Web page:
Nazi Germany
Name: U-238
Ordered: 20 January 1941
Builder: Germaniawerft, Kiel
Laid down: 21 April 1942
Launched: 7 January 1943
Commissioned: 20 February 1943
Fate: Sunk by surface craft, 9 February 1944[1]
General characteristics
Class and type: Type VIIC submarine
  • 769 tonnes (757 long tons) surfaced
  • 871 t (857 long tons) submerged
  • 6.20 m (20 ft 4 in) o/a
  • 4.70 m (15 ft 5 in) pressure hull
Height: 9.60 m (31 ft 6 in)
Draught: 4.74 m (15 ft 7 in)
Installed power:
  • 2,800–3,200 PS (2,100–2,400 kW; 2,800–3,200 bhp) (diesels)
  • 750 PS (550 kW; 740 shp) (electric)
  • 8,500 nmi (15,700 km; 9,800 mi) at 10 knots (19 km/h; 12 mph) surfaced
  • 80 nmi (150 km; 92 mi) at 4 knots (7.4 km/h; 4.6 mph) submerged
Test depth:
  • 230 m (750 ft)
  • Crush depth: 250–295 m (820–968 ft)
Complement: 4 officers, 40–56 enlisted
Service record
Part of:
  • Kptlt. Horst Hepp
  • February 1943 – February 1944
  • 1st patrol: 5 September – 8 October 1943
  • 2nd patrol: 11 November – 12 December 1943
  • 3rd patrol: 27 January – 9 February 1944
  • Four commercial vessels sunk (23,048 GRT)
  • One commercial vessel damaged (7,176 GRT)

German submarine U-238 was a Type VIIC U-boat of Nazi Germany's Kriegsmarine built for service in the Second World War. She was laid down on 21 April 1942, by Germaniawerft of Kiel as yard number 668, launched on 7 January 1943 and commissioned on 20 February, with Oberleutnant zur See Horst Hepp in command. Hepp commanded her for her entire career, receiving promotion to Kapitänleutnant in the process.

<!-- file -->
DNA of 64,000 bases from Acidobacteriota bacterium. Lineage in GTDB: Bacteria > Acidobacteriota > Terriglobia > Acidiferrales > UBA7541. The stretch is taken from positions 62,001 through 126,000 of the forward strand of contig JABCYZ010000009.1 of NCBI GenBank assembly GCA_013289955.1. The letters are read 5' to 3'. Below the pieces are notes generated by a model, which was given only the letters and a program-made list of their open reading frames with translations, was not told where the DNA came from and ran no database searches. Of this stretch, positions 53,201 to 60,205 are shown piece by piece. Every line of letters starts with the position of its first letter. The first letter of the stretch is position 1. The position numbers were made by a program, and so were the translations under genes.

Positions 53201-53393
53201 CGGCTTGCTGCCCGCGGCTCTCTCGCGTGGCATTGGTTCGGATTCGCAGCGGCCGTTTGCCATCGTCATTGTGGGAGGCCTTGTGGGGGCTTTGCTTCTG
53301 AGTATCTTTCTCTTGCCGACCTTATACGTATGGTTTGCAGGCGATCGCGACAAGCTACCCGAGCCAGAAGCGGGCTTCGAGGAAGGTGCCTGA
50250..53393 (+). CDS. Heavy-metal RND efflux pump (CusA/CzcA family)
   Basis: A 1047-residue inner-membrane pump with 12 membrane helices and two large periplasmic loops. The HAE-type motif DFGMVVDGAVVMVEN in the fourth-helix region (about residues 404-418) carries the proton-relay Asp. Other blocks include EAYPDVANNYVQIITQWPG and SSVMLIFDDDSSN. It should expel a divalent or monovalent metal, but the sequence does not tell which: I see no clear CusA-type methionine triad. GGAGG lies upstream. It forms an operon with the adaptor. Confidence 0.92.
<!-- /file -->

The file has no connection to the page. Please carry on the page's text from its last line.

German Type VIIC submarines were preceded by the shorter Type VIIB submarines. U-238 had a displacement of 769 tonnes (757 long tons) when at the surface and 871 tonnes (857 long tons) while submerged.[2] She had a total length of 67.10 m (220 ft 2 in), a pressure hull length of 50.50 m (165 ft 8 in), a beam of 6.20 m (20 ft 4 in), a height of 9.60 m (31 ft 6 in), and a draught of 4.74 m (15 ft 7 in). The submarine was powered by two Germaniawerft F46 four-stroke, six-cylinder supercharged diesel engines producing a total of 2,800 to 3,200 metric horsepower (2,060 to 2,350 kW; 2,760 to 3,160 shp) for use while surfaced, two AEG GU 460/8–27 double-acting electric motors producing a total of 750 metric horsepower (550 kW; 740 shp) for use while submerged. She had two shafts and two 1.23 m (4 ft) propellers. The boat was capable of operating at depths of up to 230 metres (750 ft).[2]